April 28, 2016
Scott Roberts
The Indiana Supreme Court determined the sister of a man who was once married to the defendant’s aunt is not a family or household member and changed a man’s Level 6 felony charge to Class A misdemeanor battery.
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Appeals court to hear ex-Subway pitchman's appeal May 20

April 28, 2016
 Associated Press
A federal appeals court in Chicago has set a May hearing for former Subway pitchman Jared Fogle's appeal of his more than 15-year sentence in a child sex abuse and pornography case.
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Justices: Murderer should be able to file belated notice of appeal

April 27, 2016
Scott Roberts
The Indiana Supreme Court ruled in a per curiam decision a man who pleaded guilty to two counts of murder among other charges can file a belated notice of appeal after the justices found “unique circumstances” in his case that did not allow him to file an appeal of his sentence when it was decided in 1987.
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Woman entitled to inherit estate, judges affirm

April 27, 2016
Scott Roberts
The Indiana Court of Appeals affirmed a woman was the sole heir of an estate as the only daughter, finding there was sufficient evidence for the claim and denying the deceased man’s sisters’ request for a DNA test.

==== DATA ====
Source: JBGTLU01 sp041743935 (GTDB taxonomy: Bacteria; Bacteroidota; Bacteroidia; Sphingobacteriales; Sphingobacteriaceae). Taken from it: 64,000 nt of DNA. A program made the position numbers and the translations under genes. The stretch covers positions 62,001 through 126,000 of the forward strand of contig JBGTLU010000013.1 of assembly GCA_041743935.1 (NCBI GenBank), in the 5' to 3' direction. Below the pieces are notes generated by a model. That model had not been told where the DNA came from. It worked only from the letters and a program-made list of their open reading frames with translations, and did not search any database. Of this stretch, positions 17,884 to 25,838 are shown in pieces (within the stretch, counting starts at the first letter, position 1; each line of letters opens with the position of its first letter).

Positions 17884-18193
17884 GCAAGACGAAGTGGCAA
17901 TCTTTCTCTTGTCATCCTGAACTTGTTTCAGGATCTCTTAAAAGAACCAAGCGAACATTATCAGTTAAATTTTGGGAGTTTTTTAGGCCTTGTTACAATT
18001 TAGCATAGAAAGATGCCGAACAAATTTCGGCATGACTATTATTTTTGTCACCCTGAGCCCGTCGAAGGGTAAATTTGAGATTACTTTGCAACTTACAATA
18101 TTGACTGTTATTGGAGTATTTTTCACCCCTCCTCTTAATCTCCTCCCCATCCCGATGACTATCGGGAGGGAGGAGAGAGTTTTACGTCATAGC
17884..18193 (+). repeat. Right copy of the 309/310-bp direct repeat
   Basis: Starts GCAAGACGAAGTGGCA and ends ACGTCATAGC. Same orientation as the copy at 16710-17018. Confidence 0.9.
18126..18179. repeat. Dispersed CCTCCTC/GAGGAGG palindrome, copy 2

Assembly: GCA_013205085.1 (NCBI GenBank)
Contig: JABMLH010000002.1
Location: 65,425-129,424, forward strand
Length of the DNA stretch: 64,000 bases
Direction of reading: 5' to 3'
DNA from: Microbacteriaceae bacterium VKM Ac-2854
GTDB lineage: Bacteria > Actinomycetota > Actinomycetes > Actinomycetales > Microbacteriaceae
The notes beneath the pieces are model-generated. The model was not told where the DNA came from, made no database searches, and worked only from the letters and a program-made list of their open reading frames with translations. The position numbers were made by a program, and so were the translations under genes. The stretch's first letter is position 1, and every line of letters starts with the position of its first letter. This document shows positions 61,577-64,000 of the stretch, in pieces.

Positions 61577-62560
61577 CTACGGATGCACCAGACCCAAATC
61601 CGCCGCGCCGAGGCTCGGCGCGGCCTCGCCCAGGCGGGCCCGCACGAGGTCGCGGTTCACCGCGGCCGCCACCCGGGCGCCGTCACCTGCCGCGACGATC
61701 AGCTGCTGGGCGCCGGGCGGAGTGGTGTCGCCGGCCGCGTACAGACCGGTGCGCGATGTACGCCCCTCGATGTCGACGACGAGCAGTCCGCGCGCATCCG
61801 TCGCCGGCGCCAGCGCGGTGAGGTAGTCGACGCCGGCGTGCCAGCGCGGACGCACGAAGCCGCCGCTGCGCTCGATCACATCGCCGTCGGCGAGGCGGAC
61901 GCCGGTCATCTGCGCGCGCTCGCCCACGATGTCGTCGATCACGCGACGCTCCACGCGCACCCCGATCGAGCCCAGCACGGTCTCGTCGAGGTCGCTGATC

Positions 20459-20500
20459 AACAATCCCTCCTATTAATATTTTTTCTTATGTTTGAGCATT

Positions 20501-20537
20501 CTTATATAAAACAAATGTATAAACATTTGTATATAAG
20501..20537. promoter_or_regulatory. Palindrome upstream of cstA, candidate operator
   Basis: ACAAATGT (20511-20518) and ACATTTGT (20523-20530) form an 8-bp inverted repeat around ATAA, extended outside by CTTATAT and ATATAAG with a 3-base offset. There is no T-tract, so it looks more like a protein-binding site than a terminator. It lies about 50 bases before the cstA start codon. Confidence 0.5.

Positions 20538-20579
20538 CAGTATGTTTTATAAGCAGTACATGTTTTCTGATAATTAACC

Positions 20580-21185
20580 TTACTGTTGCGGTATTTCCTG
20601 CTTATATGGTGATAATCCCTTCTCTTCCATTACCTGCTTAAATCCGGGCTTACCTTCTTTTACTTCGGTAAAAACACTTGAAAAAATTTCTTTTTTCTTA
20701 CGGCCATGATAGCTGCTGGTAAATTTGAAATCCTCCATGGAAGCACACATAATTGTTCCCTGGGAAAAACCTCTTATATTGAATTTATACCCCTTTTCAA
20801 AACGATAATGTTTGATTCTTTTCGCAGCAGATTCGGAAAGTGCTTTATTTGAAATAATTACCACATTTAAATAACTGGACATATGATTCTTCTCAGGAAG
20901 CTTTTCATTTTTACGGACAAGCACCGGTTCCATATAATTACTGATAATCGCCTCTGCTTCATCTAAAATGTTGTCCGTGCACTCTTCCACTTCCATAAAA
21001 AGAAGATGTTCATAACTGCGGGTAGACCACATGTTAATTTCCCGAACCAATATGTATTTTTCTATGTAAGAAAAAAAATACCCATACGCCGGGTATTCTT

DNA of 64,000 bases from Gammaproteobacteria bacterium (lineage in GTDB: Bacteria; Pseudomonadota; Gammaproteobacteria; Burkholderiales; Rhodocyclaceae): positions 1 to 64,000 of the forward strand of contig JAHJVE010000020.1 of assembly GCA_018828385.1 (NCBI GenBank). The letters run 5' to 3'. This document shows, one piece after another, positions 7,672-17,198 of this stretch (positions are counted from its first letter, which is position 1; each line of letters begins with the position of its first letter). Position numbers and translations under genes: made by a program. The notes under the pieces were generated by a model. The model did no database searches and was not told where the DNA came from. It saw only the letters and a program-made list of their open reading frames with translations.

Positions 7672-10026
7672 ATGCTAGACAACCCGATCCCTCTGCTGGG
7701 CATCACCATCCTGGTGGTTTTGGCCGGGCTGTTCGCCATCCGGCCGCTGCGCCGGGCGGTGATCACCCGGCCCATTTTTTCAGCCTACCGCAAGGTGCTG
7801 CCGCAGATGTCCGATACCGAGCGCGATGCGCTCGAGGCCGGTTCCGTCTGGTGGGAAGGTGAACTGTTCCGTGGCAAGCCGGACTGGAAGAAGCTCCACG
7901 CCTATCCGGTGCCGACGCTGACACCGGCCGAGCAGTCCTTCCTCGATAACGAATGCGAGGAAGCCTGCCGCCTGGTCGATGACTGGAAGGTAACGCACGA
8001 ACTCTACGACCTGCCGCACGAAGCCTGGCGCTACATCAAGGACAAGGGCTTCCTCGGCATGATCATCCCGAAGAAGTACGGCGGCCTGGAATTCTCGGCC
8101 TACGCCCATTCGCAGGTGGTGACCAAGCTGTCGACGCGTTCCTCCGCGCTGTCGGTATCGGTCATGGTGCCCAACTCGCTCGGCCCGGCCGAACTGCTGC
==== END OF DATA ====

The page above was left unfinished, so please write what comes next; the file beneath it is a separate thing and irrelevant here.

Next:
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Appellate court defines rules of police stops

April 27, 2016
Scott Roberts
The Indiana Court of Appeals found a man’s tendered jury instruction was a mistake of law and not a mistake of fact and upheld his conviction of felony resisting law enforcement by fleeing. The judges then outlined what fleeing law enforcement means and what rights police officers and drivers have to determine location of stops.
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Man who was visiting friend not subject to illegal search

April 27, 2016
Scott Roberts
A man who was visiting a friend when police found him in possession of a handgun was not a victim of an illegal search, the Indiana Court of Appeals ruled Wednesday.
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Interim commercial court rules released

April 27, 2016
IL Staff
The Indiana Supreme Court has issued an order outlining the interim rules applicable to the courts participating in the three-year Commercial Court Pilot Project, which begins this summer.
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St. Joe Circuit judge named as new federal magistrate

April 27, 2016